Book Review: The Summer of Us by Cecelia Vinesse

The Summer of Us is a YA contemporary about a group of friends who go travelling around Europe together for ten days before heading their separate ways to university. Rae and Aubrey have been planning this trip since they first met as kids, but back then they didn’t know they’d be joined by Aubrey’s boyfriend Jonah, the guy she kissed (Gabe), and the girl Rae has a huge secret crush on (Clara), which all adds up to a lot of tension. A lot can happen in ten days.


Aubrey is the organised one of the group. She’s planned everything to the minute details; she’s a list-maker who needs to feel like she is in control of her life, which makes this stage of her existence particularly stressful for her. She is anxious about what’s going to happen after this trip, because everything is going to change and she’s not sure she is ready for it:

“she tried to think of this as the start of something. As the moment her life spiralled outward into something bigger and more exciting. But now when she pictured herself on a train, all she could see was it moving quickly into the distance, everything behind her getting smaller and smaller – until it was gone.”

She’s worried that her life is going to change into something unrecognisable, that she won’t know how to be herself with her best friend in Australia and her boyfriend over the other side of Columbia. But instead of dealing with these feelings, Aubrey is throwing everything she has into planning the most organised trip to Europe ever.

Rae is her opposite. She likes to take things a little more slowly than Aubrey, to plan them a little less strictly. She’s disorganised (the morning of the trip we see her still trying to decide what to pack), sarcastic and doesn’t do mornings well. She never goes anywhere without her sketch book, and she has a dog called Iorek (which is the coolest pet name ever). Rae is preparing to move to Australia. She’s keen to reinvent herself out there. She’s also secretly in love with Clara, but she doesn’t know how she can keep this a secret when Clara is on the trip too.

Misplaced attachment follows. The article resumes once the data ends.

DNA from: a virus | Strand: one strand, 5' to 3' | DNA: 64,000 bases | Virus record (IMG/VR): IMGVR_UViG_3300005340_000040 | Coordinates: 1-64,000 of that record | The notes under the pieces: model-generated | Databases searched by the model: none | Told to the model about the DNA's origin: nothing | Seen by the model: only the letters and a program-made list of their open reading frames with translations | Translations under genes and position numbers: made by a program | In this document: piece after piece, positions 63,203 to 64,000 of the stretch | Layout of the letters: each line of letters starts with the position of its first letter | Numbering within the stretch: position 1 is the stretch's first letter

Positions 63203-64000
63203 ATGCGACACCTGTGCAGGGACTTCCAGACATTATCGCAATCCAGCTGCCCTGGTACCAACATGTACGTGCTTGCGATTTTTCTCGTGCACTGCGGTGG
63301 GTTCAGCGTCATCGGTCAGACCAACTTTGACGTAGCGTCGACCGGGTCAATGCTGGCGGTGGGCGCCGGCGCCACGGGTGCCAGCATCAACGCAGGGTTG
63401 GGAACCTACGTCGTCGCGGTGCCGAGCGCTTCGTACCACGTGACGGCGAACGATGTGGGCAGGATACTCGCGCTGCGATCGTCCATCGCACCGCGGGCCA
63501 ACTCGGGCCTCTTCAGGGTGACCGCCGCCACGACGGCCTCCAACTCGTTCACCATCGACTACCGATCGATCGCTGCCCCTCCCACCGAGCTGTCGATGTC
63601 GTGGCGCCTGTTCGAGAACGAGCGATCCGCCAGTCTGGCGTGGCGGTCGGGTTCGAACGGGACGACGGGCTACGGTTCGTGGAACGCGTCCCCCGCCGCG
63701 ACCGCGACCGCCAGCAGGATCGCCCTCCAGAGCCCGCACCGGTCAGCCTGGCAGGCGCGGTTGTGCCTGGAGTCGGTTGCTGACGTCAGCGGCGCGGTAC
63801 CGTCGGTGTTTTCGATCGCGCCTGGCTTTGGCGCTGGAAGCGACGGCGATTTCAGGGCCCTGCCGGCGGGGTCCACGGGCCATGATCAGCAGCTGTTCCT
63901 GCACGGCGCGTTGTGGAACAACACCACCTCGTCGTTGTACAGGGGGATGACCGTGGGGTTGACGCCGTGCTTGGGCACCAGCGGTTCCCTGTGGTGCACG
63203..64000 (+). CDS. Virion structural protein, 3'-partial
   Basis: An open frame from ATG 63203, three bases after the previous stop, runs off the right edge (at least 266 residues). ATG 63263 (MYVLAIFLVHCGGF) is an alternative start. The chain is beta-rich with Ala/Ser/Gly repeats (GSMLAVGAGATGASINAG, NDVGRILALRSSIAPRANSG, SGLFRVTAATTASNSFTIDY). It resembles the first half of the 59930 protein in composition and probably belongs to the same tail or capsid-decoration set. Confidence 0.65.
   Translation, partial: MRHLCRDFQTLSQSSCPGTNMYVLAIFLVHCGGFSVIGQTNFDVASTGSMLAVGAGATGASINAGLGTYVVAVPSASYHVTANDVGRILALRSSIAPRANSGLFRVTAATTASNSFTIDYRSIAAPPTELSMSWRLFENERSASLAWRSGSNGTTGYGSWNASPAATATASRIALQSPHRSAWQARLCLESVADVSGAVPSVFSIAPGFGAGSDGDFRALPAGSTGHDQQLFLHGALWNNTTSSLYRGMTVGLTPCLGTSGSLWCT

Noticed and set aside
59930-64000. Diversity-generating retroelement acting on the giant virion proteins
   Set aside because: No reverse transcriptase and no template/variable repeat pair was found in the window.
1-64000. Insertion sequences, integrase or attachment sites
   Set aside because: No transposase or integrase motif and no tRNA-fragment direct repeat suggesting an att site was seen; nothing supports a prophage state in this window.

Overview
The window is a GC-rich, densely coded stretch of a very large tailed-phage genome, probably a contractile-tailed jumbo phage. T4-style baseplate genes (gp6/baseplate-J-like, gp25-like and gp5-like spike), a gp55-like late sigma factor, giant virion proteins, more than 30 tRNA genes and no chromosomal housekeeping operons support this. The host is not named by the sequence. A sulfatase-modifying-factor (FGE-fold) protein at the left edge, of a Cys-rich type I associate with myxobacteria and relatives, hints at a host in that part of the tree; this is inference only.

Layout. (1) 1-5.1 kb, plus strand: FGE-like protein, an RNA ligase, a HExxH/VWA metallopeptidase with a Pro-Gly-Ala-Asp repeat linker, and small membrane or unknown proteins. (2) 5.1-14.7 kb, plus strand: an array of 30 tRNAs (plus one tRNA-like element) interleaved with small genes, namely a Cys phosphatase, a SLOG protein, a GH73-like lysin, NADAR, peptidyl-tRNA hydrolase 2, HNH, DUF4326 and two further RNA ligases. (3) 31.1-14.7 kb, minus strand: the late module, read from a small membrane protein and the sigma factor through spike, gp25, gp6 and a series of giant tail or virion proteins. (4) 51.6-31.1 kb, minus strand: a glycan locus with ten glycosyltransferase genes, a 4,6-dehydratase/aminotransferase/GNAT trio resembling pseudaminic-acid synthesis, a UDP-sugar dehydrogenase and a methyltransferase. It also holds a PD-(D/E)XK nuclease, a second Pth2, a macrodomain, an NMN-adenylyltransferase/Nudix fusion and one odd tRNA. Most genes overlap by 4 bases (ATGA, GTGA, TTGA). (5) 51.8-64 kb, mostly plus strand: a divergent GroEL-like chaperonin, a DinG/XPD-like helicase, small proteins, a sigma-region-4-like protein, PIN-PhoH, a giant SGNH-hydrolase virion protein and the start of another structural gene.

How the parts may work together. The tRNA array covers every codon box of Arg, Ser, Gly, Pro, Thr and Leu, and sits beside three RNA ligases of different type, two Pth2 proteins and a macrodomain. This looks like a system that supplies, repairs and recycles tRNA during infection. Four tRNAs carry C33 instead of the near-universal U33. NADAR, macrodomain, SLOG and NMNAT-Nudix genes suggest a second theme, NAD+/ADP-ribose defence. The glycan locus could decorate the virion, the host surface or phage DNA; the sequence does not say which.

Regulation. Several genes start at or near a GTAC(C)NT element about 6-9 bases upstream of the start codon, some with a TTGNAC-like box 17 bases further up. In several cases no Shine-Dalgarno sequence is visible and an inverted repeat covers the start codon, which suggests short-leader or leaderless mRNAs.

Things get tense between Aubrey and Rae as each of them start to confront their fears about the future. Aubrey also starts to face up to the problems in her seemingly-perfect relationship with Jonah, and the fact that she and Gabe kissed. As she becomes more and more entangled in her issues, Rae accuses her of making the trip all about her and they have the mother of all arguments. It was sad to see such close friends fall out, but it also gave both of them a way to express the things they hadn’t been able to tell each other until now.

Both have tricky relationships to deal with too. Jonah might not be as perfect as he seems, and he’s pretty obsessed with Leah (who I did not like one bit), always wanting to do what Leah wants and letting her impact on his plans with Aubrey, sometimes sacrificing what she wants in order to look “cool” in front of Leah. Gabe is avoiding Aubrey although clearly still has feelings for her, and is insisting they can’t be friends, which is all the kinds of awkward. Rae and Clara are discovering that they might both be feeling something for each other, and honestly, their budding romance gave me life. It was so beautifully written and perfect. It made my swinging-brick heart feel something joyful. I loved this pair so very much.

This book gave me many nostalgic feelings for that time between the end of school and moving on to university, where you don’t know who you’re going to be and you’re facing up to moving on from the friends who have been your life for the last few years. I did that move with a long-term boyfriend and to a city close to where he was studying, so Aubrey and Jonah’s story particularly resonated with me (although we are now happily married and never encountered a Leah!) It is tense and exciting, and we get to see all kinds of takes on this issue from the different characters.

The setting of the book in Europe is great, the descriptions of place are not too much, but just the perfect amount that you feel you could be there with these friends exploring the world. It made me want to embark on my own European adventure, although I could live without all the epic train rides.

The Summer of Us is a great summery read about young love, friendship and what happens to it when you have to start growing up.


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